The Cable Ship (CS) MacKay-Bennett, launched in 1884, was named for two founders of the Commercial Cable Company, John W. MacKay and James G. Bennett. The vessel arrived in Halifax in March 1885, based here to facilitate the at-sea repairs of underwater telegraph cables in the North Atlantic.
The vessel is most famous for its part in the RMS Titanic disaster, when it was hired by the White Star Line to recover bodies from the mishap. Departing Halifax on 17 April 1912, the MacKay-Bennett returned on 30 April, having recovered 306 bodies, of which 116 were buried at sea and the other 190 brought into port. The vessel continued at Halifax until 1922, when it was retired to Plymouth, England and used as a cable-storage hulk. Bombed and sunk during World War II, it was refloated and used again as a hulk until 1961, when it was finally scrapped.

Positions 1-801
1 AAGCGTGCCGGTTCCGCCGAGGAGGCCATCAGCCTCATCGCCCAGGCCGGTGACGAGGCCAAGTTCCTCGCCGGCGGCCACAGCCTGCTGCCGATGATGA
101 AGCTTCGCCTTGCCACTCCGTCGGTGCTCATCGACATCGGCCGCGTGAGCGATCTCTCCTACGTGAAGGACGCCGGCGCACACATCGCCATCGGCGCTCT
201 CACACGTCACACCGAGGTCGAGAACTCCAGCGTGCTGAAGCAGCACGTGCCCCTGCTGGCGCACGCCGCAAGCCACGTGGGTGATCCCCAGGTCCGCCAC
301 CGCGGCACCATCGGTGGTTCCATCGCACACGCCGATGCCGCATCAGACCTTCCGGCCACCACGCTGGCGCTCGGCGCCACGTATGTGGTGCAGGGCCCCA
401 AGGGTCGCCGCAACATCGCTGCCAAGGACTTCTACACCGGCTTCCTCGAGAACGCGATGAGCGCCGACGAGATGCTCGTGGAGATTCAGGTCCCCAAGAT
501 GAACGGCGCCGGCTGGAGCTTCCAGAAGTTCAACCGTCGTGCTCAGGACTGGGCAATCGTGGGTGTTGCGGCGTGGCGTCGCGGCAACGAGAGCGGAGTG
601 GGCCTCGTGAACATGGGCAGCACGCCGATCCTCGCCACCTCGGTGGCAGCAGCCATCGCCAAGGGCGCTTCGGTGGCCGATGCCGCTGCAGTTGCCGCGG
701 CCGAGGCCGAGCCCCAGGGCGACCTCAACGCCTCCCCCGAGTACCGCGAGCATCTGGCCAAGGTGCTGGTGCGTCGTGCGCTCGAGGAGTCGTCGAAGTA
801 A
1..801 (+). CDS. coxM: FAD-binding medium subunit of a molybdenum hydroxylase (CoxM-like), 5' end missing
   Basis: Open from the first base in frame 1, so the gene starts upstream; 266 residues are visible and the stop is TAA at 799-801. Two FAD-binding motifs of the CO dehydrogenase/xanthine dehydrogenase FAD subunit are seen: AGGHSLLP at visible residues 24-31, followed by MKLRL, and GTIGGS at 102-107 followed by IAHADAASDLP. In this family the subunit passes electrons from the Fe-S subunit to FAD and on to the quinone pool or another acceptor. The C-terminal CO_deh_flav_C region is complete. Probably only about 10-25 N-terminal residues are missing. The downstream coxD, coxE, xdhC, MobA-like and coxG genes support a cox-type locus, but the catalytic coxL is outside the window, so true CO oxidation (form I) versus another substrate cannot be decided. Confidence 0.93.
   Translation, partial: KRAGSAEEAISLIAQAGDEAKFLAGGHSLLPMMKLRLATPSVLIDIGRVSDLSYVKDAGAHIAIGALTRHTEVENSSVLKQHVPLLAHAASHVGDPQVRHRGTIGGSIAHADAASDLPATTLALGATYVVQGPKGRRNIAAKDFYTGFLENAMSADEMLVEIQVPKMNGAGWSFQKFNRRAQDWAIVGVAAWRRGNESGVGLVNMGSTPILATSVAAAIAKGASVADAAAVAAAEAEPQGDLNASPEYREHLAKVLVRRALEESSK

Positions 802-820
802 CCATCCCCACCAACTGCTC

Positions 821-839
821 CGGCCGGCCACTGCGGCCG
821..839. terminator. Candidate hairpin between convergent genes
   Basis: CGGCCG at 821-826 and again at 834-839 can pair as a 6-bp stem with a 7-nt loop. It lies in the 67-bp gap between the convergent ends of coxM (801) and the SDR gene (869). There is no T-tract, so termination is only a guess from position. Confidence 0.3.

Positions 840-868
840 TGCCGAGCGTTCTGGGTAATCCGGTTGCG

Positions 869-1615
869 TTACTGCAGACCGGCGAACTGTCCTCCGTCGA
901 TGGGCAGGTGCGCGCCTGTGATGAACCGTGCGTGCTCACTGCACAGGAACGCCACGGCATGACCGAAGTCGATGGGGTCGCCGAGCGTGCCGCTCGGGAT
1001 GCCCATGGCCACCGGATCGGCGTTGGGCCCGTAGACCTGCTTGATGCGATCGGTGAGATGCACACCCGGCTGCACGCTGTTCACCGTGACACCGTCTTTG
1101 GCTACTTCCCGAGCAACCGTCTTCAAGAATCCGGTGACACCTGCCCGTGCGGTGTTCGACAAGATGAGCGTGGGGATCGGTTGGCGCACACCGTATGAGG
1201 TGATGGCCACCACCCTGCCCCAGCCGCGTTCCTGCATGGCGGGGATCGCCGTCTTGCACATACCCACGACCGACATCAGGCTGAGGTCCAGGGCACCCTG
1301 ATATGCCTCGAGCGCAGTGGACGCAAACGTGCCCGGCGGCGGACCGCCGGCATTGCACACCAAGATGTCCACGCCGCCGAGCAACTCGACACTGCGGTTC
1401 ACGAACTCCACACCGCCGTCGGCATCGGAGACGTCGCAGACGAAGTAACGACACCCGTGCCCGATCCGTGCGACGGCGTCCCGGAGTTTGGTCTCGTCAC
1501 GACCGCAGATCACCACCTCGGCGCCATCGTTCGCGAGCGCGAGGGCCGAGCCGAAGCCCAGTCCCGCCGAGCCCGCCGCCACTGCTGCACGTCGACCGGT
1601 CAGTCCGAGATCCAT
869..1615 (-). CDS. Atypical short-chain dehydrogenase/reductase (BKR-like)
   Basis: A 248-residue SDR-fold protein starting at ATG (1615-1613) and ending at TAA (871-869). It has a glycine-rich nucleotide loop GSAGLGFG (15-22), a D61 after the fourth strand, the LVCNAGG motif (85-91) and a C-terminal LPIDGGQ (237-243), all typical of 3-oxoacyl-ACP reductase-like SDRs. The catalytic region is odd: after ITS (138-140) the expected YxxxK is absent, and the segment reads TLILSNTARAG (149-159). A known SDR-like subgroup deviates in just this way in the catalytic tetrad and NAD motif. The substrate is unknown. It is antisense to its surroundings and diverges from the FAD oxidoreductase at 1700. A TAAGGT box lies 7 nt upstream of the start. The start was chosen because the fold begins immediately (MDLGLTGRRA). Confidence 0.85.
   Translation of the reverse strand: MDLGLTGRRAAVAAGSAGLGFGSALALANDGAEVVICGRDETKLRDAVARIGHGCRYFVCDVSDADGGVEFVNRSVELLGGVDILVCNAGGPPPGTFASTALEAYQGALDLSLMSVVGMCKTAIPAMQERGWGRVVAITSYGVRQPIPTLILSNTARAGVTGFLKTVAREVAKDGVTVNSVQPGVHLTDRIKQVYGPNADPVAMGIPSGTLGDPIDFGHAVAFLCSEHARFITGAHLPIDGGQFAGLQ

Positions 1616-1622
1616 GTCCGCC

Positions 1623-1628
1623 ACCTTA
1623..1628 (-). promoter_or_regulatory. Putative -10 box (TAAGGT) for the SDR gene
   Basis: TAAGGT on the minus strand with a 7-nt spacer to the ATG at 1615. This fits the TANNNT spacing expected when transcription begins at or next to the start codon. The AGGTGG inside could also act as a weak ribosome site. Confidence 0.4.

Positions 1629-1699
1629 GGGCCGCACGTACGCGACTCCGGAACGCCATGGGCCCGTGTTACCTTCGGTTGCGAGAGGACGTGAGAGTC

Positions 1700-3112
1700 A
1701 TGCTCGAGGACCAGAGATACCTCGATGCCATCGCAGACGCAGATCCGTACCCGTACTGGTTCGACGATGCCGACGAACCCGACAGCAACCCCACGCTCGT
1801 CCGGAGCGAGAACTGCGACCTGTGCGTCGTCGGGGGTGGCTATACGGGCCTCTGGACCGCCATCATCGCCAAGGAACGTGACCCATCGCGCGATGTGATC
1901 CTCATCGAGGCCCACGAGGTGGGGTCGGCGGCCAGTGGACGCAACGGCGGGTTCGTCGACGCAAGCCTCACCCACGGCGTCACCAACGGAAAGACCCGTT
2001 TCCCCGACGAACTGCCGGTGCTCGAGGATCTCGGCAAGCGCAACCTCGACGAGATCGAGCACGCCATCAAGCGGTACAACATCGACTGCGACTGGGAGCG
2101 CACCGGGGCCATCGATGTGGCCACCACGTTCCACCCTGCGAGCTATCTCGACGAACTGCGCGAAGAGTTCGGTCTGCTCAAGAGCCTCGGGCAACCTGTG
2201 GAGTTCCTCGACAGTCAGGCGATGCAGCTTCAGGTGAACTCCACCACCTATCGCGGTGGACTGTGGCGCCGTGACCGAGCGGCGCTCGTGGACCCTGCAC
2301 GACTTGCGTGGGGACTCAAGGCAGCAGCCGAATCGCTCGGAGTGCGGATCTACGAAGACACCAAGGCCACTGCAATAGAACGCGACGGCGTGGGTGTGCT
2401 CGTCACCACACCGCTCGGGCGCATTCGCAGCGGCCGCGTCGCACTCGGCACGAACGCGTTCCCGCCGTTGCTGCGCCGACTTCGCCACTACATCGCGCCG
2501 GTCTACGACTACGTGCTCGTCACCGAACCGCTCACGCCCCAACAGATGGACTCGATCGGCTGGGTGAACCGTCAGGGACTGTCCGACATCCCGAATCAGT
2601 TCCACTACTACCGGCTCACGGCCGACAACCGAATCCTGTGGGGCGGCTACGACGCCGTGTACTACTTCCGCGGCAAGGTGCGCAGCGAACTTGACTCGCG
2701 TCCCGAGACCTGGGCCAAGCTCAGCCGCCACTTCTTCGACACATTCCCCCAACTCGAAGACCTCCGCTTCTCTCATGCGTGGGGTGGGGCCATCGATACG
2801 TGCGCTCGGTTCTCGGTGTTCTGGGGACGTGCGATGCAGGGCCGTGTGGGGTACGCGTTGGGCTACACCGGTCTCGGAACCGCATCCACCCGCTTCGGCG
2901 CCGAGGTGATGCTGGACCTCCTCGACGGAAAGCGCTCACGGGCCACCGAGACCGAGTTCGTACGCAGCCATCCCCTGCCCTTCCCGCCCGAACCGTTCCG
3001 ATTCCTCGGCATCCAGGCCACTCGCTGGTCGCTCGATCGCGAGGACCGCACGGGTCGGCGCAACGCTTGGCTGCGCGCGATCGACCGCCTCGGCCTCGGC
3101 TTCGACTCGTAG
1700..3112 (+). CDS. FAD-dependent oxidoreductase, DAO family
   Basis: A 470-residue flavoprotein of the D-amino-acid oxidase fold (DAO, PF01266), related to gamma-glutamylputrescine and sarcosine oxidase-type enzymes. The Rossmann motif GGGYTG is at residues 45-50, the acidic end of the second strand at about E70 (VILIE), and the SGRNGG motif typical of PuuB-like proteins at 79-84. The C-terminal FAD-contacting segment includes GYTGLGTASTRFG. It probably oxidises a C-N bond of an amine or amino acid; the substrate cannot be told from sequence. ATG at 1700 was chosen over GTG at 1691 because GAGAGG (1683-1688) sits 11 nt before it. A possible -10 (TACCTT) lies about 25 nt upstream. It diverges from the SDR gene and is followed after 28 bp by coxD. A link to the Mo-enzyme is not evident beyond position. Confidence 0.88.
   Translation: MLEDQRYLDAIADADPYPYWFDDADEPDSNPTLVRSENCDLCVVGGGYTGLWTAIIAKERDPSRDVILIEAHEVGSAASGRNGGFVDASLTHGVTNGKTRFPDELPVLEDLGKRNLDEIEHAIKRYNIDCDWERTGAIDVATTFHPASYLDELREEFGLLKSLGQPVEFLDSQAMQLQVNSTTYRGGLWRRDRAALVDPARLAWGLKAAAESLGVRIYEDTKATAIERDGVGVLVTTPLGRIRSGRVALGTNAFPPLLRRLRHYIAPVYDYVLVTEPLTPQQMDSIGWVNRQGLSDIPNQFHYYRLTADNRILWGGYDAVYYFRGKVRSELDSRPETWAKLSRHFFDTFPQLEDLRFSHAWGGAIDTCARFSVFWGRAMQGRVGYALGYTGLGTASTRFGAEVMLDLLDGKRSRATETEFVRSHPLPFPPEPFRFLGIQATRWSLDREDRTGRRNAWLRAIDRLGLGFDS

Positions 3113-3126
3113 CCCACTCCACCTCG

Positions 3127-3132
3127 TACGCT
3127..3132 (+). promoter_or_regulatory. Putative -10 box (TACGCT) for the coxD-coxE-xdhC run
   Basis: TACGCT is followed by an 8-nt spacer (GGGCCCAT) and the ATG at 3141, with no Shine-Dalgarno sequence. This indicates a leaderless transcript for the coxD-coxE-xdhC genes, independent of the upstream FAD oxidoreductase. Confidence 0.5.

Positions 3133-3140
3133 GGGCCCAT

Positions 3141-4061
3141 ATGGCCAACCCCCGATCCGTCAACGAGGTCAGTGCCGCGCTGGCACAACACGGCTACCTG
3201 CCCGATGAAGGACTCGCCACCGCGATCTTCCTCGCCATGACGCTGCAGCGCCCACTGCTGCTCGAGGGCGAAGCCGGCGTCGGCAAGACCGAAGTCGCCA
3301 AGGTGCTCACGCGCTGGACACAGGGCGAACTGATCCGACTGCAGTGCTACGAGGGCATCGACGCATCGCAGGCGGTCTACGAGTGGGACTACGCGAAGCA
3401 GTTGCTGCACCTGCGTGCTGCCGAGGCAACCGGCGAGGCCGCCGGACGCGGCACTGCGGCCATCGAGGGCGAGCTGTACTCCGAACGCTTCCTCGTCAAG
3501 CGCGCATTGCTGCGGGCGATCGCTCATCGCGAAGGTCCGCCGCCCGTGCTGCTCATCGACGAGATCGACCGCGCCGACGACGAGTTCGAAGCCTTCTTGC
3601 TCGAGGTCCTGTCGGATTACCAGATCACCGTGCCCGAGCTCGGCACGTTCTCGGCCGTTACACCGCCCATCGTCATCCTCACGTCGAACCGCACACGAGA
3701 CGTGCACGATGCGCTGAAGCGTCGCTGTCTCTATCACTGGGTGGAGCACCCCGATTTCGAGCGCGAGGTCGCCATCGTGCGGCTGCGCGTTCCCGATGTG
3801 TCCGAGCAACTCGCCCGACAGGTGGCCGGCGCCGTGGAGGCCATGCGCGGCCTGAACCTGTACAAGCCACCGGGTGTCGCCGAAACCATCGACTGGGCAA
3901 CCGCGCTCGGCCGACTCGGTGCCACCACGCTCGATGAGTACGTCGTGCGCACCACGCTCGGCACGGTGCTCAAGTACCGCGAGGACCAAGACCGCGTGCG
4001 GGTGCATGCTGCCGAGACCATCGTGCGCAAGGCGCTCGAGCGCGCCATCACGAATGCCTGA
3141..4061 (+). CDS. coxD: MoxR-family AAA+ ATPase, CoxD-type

The listing below, constructed electronically from the 'Disposition of Bodies ex Titanic' list, provides information on the 306 bodies recovered by the MacKay-Bennett.